John Etheridge and Nigel Kennedy (Pizza Express Jazz Club, Tuesday 10th September 2013.  Review by Andy Boeckstaens)

John Etheridge - acoustic and electric guitars, Nigel Kennedy - violin and electric violin, Yaron Stavi - double bass and bass guitar, Mark Fletcher - drums

Like many top jazzmen, John Etheridge has spent his life alternating between low-key gigs with journeyman musicians, and high-profile concerts with international stars. His stature is recognised by the Pizza Express Jazz Club with an annual residency, and this year's six-night season at the Dean Street club reflects his enormous versatility. It features performances with the Zappatistas, the Blue Spirits Trio and two appearances with the Soft Machine Legacy.

John Etheridge's association with Nigel Kennedy dates back around 30 years, when they met through Stéphane Grappelli (with whom Etheridge was touring); later they joined forces in the younger violinist's group in 1992. Although their relationship has been rekindled sporadically since then - including a couple of recordings - this was a rare opportunity to see them play together in a small venue.

The first of their two shows began acoustically with Da Blues, accompanied by Yaron Stavi on double bass and Mark Fletcher on drums. Django Reinhardt's tunes Swing 39 and Nuages were played with a restraint that contrasted with the passionate Melody In The Wind, but the highlights of the first set were Kennedy's sublime Fallen Forest, and Etheridge's I Saw You Passing By. Some of the finest moments came during Etheridge's solos which were accompanied by Kennedy playing pizzicato quasi guitara. An exciting finish to the set was assured with It Don't Mean A Thing (If It Ain't Got That Swing).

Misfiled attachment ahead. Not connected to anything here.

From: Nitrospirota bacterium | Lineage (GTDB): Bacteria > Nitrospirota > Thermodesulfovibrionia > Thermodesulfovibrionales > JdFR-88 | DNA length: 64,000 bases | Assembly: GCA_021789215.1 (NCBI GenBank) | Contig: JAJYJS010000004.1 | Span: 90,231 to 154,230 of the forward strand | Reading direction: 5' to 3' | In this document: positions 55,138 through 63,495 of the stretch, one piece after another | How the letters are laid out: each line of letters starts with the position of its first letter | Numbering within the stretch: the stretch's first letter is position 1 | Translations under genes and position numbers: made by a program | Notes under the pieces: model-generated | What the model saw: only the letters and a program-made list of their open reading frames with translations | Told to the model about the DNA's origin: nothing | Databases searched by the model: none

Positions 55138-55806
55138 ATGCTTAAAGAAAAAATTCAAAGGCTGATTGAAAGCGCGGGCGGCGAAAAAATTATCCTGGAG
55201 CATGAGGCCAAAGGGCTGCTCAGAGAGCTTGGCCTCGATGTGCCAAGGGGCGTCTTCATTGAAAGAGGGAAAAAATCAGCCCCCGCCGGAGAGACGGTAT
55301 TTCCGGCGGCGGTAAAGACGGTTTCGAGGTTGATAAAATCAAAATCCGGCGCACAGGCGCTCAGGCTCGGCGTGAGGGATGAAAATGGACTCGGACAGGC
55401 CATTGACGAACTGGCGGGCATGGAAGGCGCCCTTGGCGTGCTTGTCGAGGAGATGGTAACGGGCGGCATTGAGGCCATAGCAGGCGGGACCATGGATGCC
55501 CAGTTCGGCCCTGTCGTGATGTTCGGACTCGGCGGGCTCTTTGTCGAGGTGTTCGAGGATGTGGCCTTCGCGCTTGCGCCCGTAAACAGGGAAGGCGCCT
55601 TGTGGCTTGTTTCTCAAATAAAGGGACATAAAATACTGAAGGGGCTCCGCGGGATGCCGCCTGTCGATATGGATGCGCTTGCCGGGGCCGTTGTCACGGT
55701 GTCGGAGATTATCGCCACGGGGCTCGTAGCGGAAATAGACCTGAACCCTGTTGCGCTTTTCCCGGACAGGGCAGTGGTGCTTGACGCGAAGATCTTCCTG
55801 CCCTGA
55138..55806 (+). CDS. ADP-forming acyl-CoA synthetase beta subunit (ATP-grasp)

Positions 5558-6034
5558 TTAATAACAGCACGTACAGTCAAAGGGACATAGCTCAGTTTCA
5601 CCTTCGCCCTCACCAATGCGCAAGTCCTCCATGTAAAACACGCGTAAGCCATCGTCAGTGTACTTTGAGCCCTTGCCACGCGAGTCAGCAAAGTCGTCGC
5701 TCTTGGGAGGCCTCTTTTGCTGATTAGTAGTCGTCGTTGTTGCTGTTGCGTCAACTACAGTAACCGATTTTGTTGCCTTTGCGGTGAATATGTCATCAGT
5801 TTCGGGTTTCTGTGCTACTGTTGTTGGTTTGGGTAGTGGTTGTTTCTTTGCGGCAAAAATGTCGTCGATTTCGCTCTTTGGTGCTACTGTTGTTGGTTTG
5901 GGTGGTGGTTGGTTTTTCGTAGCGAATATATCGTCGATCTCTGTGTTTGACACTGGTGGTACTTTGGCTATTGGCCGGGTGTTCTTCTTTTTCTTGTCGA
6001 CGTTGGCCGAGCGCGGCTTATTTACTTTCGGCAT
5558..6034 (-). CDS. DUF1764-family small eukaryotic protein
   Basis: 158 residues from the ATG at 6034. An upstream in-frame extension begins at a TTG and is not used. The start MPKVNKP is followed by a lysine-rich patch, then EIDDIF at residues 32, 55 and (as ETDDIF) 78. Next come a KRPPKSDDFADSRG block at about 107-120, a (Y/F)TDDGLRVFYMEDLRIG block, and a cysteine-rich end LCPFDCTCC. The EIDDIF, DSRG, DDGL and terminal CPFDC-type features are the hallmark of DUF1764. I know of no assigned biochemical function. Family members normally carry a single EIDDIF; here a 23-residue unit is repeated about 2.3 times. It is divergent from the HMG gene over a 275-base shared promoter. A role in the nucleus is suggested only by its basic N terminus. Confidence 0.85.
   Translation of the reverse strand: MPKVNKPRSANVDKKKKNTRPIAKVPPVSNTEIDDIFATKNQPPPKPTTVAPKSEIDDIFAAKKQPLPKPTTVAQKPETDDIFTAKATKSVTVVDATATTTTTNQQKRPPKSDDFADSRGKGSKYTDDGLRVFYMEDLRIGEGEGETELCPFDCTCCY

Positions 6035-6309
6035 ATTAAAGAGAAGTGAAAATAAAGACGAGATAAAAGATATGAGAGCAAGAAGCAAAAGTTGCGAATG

Nigel Kennedy resisted the temptation to say anything about football; but the concert was a game of two halves. One sensed the loyalties of the crowd dividing when it was announced that the second set would be played "electric".

The great violinist eased into it with a piece of unaccompanied (and acoustic) Bach; then the electric instruments came out for a raging So What, during which he awkwardly quoted Strangers in the Night. An understated Mood Indigo might have fitted more comfortably into the first set but there was no question that what followed was eagerly anticipated by many punters. Jimi Hendrix's Little Wing was given a high volume and lengthy workout. Few people have the knack of upping the ante like Kennedy, and here he flew into an utterly stupendous middle section, letting rip with such gusto that even the most staid members of the audience became animated. Etheridge was grimacing with effort and beaming with satisfaction.